While for a long time I had viewed this perspective as being unique to Breslov, upon further analyses it appeared to me that the same could be discovered in the root of Chabad. There is a tradition in Chabad that prior to embarking on his fateful journey to the court of the Maggid of Mezeritch, Rebbe Schneur Zalman, who would later become known as the Alter Rebbe of Chabad, was unsure whether to go to Mezeritch or Vilna to the study hall of the Gaon of Vilna, Rebbe Eliyahu Kramer. Tradition has it that the Alter Rebbe surmised: “In Vilna they will teach me to learn, which I already know; in Mezeritch I will learn how to pray, which I don’t know how to do too well.” And therefore he decided yo go to Mezeritch over Vilna.
The Alter Rebbe could have simply described the uniqueness of Mezeritch, in their focus on prayer, in deciding to go there. Why did he introduce his decision by affirming his ability to learn while admitting to his deficiency in the area of prayer?
To me, it seems, that the Alter Rebbe was saying that he already knew how to learn the Torah but he had not as yet been trained to express his knowledge of a Torah in the words of prayer and for that reason he went to mezeritch.
It was a Sicha of the Rebbe Rashab, Rebbe Sholom DovBer, the fifth Chabad Rebbe which inspired these thoughts on the relationship between prayer and Torah study. This discussion was taking place over a farbrengen wherein Rav Shmuel Groinem Esterman, a famous chabad Mashpiah, was asking the Renbe to talk about the relationship between Torah study and the service of prayer. The Rebbe Rashab explains there that Torah is conceptualuzation while Tefilla is meant to carry those distant intellectual ideas within the emotional realm. Without that, the Rashab writes, the effect of Torah on the one studying it as just like the effect of alcohol on the alcoholic which is short lived.
This explains the saying of our sages: “Anyone who claims I have only Torah, even Torah they are bereft of.” They are bereft of it because it will not last and anything which only exists temporarily, does not exist at all. If Torah and Tefilla appear to us Ad two unrelated disciplines it is an indication that we need to dig deeper within our soul and uncover new terrain on our relationship with Gd wherein they are not only interdependent but at its very core one and the same.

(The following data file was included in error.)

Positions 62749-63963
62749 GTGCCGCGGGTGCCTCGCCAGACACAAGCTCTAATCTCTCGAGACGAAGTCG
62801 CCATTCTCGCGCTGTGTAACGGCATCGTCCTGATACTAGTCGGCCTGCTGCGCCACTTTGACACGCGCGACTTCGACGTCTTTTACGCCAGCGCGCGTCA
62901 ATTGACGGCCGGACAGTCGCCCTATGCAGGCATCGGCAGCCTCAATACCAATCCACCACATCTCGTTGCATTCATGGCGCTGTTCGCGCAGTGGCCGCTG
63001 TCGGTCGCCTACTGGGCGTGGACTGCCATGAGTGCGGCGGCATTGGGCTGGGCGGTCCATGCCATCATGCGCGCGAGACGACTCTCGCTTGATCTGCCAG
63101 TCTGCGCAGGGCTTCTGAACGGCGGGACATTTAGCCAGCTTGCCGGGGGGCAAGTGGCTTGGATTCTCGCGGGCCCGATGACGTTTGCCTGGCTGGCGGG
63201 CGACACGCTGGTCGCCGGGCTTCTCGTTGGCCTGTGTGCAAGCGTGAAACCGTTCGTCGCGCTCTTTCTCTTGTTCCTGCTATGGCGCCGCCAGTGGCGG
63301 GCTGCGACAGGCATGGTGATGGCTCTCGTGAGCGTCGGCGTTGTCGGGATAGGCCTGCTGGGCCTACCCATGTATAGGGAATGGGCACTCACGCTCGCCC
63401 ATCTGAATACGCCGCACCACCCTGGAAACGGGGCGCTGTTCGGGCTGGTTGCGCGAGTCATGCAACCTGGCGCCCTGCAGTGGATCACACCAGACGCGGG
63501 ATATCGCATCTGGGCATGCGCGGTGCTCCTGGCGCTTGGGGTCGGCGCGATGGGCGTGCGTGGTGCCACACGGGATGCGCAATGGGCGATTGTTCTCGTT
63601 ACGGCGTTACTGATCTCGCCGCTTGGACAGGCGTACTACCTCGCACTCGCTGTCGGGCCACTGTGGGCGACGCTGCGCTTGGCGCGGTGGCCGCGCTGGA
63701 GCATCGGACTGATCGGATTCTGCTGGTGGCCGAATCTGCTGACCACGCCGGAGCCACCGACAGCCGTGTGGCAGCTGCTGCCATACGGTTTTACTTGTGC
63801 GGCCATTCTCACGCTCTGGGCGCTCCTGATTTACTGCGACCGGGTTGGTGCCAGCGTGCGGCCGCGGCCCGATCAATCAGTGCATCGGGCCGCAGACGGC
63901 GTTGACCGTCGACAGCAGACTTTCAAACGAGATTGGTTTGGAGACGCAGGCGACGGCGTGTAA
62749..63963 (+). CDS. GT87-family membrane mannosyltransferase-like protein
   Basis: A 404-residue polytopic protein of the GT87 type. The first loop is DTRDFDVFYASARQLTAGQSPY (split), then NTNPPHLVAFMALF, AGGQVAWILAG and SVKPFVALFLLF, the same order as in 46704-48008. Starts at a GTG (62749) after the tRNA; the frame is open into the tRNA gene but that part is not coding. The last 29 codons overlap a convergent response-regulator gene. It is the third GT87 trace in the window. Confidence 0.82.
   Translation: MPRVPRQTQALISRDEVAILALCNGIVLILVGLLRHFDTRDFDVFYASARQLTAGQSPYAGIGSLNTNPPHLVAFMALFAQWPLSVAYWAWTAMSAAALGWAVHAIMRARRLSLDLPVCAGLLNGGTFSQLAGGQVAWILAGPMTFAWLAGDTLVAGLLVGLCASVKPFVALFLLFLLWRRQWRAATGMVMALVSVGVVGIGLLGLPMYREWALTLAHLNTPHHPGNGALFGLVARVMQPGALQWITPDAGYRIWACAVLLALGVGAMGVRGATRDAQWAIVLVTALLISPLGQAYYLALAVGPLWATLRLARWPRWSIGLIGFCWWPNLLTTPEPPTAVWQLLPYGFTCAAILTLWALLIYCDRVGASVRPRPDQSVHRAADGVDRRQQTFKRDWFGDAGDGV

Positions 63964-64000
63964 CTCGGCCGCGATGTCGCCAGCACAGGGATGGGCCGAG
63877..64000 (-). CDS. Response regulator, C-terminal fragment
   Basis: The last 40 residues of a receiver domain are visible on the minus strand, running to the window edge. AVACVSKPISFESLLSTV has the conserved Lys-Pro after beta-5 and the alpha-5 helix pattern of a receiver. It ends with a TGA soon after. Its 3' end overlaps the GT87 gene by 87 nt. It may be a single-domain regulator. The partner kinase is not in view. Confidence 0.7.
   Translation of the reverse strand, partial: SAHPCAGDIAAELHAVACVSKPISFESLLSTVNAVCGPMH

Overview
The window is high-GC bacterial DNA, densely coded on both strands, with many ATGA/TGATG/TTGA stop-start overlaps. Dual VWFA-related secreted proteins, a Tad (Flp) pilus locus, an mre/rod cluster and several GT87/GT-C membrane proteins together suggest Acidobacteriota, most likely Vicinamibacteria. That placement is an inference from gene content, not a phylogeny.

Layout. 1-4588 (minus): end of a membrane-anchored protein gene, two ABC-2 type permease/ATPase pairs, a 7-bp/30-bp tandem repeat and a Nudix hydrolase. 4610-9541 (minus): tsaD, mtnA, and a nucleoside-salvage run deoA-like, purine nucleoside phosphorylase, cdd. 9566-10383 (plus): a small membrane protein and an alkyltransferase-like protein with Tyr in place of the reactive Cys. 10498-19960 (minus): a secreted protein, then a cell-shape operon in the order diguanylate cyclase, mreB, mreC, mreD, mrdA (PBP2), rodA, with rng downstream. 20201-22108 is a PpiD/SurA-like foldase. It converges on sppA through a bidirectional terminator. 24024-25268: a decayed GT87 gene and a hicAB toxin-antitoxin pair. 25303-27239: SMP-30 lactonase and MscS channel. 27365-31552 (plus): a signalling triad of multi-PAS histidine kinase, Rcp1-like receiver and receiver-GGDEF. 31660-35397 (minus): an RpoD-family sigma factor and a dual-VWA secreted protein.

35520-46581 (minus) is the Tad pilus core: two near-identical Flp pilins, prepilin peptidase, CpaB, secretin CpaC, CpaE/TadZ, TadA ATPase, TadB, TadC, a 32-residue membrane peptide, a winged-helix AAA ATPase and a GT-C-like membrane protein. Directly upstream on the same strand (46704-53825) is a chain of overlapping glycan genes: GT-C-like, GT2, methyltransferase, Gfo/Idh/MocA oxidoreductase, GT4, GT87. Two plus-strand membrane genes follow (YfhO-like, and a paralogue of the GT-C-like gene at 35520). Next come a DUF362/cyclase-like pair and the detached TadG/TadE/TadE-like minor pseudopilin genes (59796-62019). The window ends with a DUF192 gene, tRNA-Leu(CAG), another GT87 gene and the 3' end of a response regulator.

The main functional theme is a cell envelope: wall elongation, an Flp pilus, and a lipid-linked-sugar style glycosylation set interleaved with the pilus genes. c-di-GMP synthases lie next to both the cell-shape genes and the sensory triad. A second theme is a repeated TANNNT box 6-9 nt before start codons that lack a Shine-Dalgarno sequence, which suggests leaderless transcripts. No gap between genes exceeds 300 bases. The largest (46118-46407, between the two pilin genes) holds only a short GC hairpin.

In light of this it occurred to me to reframe the Gemara which states: “zman torah lechud, zman Tefilla lechud” which means both Torah and Tefilla have their own unique time and should not be intertwined; which once again seems to convey an inherent distance between the expressions of Torah and Tefilla. However, the word lechud in addition to meaning on its own, originates from the word chad meaning one. When the Torah enumerates the names of the two sons of Moshe Rabbenu it states;: “The name of the one of them is Gershom and the name of the one of them is Eliezer” in the Hebrew it is: “Shem H’echad Gershom… V’shem Ha’echad Eliezer. Therefore, in this light I wanted to suggest that when the Gemara says zman Tefilla lechud, zman Torah lechud it is in fact attesting to the symbiosis between Torah and Tefilla by attesting to the equality between them.
The only issue is how to interpret the designation of Chayei Olam and chayei sha’ah which seems clearly to give precedence to Torah which is everlasting to Tefilla which the agendas seems to say is temporal in relation to Torah. To that, I thought of the the Torah’s narration of the sacrifices of Kayin and Hevel where it is written: “Vayisha HaShem el Hevel v’el Minchaso; v’el Kayin v’el minchaso lo sha’ah.” So in addition to temporality the word sha’ah also means to turn to. Meaning to say, Tefilla which took the place of sacrifices as the act of turning inward leading to the Torah which we had learned as an intellectual exercise to turn inward and become a part of our very essence.
Bringing this back to the Alter Rebbe, and his decision to go to mezeritch over vilna it is no wonder then that one of the first works he authored was the siddur with chassidic explanations which represents the unity of Torah and Tefilla which were always meant to be together.